Troops of mistfolk didn't take kindly to obstructions on their routes, to the tune of stolen things and blighted gardens and, sometimes, damaged walls. Molka knew this because they were currently sitting out in front of their new house, admiring the second doorway that had been smashed into the left side of the facade. It even came complete with a lovely view of the matching one in the rear. How they'd slept through that, they had no idea. The holes had to be the size of beartic.
The other townsfolk helpfully suggested that they give up, tear down, and rebuild someplace else. But Molka liked this spot, damn it, and would not be so easily deterred. So the scrafty squinted at the breach, tweaked a sketch, and, satisfied, headed back to the bibarel lodge.
The renovations took a little while, sure, but when Molka finally moved back in they were plenty pleased enough to wake up not sprinkled with splinters. A scrafty's head with a beartic-sized scoop out of the left side didn't look much like them anymore, but it was good enough if they got to keep their home. Good enough for the mistfolk, too, if the little scrap of parchment half-frozen to the ground nearby was any indication:
There was nothing but rain and then they were there, the storm-shrouded clearing suddenly awash with amber light traced with white. Bright, golden mist-shapes darted out of the trees, then across, then vanished when they reached the clearing's edge: indistinct, quick as lightning, and yet with a crackling, sizzling presence that she felt even as she pressed herself further into her barely-dry alcove. A long creature swam sharp zig-zags through the air, back-forth-back-forth-back-forth-back, like an eelektrik made of angles. Another hulking figure loped past with its massive arms swinging, many sparking, snapping tails waving on its back. She almost wanted to lean out of her tiny shelter, see where the procession of storms would strike next, but the wet grass seemed to burn beneath their feet and her fur was already standing on end. If she got too close—if they saw that she was watching—she'd likely end up more than thunderstruck.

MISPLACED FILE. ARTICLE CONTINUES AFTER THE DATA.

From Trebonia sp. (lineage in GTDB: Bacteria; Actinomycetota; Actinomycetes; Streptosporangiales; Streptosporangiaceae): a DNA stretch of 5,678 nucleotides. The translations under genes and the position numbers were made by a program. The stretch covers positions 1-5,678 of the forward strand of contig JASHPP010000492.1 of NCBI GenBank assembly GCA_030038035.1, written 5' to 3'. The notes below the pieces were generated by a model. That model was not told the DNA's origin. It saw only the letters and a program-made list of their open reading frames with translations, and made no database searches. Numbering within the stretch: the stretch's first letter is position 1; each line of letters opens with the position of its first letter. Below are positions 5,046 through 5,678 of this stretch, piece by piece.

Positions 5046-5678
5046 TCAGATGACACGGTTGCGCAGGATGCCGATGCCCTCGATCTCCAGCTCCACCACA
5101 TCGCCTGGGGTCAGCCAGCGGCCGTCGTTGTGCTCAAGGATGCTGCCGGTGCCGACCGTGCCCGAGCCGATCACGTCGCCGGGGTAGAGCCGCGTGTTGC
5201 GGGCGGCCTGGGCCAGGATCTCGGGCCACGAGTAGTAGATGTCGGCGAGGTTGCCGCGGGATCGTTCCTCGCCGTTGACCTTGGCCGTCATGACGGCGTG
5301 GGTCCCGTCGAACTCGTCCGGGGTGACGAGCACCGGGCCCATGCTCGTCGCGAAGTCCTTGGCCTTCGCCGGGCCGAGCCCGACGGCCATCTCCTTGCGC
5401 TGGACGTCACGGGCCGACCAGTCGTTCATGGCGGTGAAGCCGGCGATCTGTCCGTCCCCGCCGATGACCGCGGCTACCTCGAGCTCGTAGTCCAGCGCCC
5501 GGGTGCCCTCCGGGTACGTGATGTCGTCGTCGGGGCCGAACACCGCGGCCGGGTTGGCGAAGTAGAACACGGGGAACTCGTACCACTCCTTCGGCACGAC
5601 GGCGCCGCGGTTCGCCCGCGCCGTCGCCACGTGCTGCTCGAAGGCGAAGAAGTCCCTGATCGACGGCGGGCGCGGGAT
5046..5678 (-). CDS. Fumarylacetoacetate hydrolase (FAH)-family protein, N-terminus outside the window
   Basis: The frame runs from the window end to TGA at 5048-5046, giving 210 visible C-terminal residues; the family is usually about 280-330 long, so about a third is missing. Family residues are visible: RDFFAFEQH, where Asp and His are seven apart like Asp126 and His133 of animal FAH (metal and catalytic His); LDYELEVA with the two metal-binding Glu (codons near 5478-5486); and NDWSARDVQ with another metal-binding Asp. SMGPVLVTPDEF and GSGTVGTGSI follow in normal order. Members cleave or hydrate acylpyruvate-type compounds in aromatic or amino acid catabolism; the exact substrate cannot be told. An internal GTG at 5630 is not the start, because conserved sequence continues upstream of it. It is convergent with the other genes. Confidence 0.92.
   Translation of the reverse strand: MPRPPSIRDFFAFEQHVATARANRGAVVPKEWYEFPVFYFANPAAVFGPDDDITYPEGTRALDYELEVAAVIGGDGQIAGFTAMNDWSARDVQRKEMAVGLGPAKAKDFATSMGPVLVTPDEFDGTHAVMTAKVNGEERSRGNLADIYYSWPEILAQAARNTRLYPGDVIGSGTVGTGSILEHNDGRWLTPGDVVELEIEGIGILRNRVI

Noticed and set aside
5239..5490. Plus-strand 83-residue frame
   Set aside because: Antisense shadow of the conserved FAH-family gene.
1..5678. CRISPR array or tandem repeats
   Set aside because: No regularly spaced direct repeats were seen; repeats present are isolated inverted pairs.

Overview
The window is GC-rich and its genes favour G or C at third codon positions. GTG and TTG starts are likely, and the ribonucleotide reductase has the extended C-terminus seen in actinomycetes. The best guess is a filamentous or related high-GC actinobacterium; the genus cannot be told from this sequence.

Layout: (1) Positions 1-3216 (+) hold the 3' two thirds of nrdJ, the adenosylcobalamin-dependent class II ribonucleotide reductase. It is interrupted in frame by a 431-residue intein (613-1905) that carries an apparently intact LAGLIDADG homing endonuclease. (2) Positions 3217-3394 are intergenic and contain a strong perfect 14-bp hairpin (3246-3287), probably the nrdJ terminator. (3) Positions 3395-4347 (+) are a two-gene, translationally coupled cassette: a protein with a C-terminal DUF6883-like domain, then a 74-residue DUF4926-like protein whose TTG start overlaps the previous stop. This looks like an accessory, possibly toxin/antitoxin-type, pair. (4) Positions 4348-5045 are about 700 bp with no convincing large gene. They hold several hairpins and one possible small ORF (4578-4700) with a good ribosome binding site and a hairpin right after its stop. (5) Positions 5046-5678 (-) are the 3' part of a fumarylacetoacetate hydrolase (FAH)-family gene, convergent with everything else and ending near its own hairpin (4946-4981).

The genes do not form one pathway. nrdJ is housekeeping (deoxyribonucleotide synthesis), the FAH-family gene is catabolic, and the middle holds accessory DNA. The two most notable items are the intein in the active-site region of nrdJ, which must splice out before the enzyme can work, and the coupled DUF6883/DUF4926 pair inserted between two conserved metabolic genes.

So she made herself as tiny as she could, telling herself that she really ought to shut her eyes but unable to tear them away as a pack of shining almost-boltund crossed the clearing with jagged leaps and bounds, as a graveler-shape rumbled past, a literal roll of thunder. Not a one stopped or slowed. As the last leaping raichu flashed by, the amber light dimmed and she remembered how to breathe. She'd just about managed to unfold herself when the clearing went pure white.
Something towered above her alcove, blazing like a lightning bolt that struck and refused to stop burning. Its shape never quite resolved, always sizzling and shifting, something almost tall and catlike with arcs of electricity striped around it, then snapping back to buzzing white. Two searing blue lights gazed down, locked with her eyes, held there, she could almost smell the smoke rising from her back as it glared, blue points stabbing down like bolts, and then—
The clearing went white. She sank back down, panting, shaking, staring wide-eyed out of the alcove.
It was there, and then there was nothing but rain.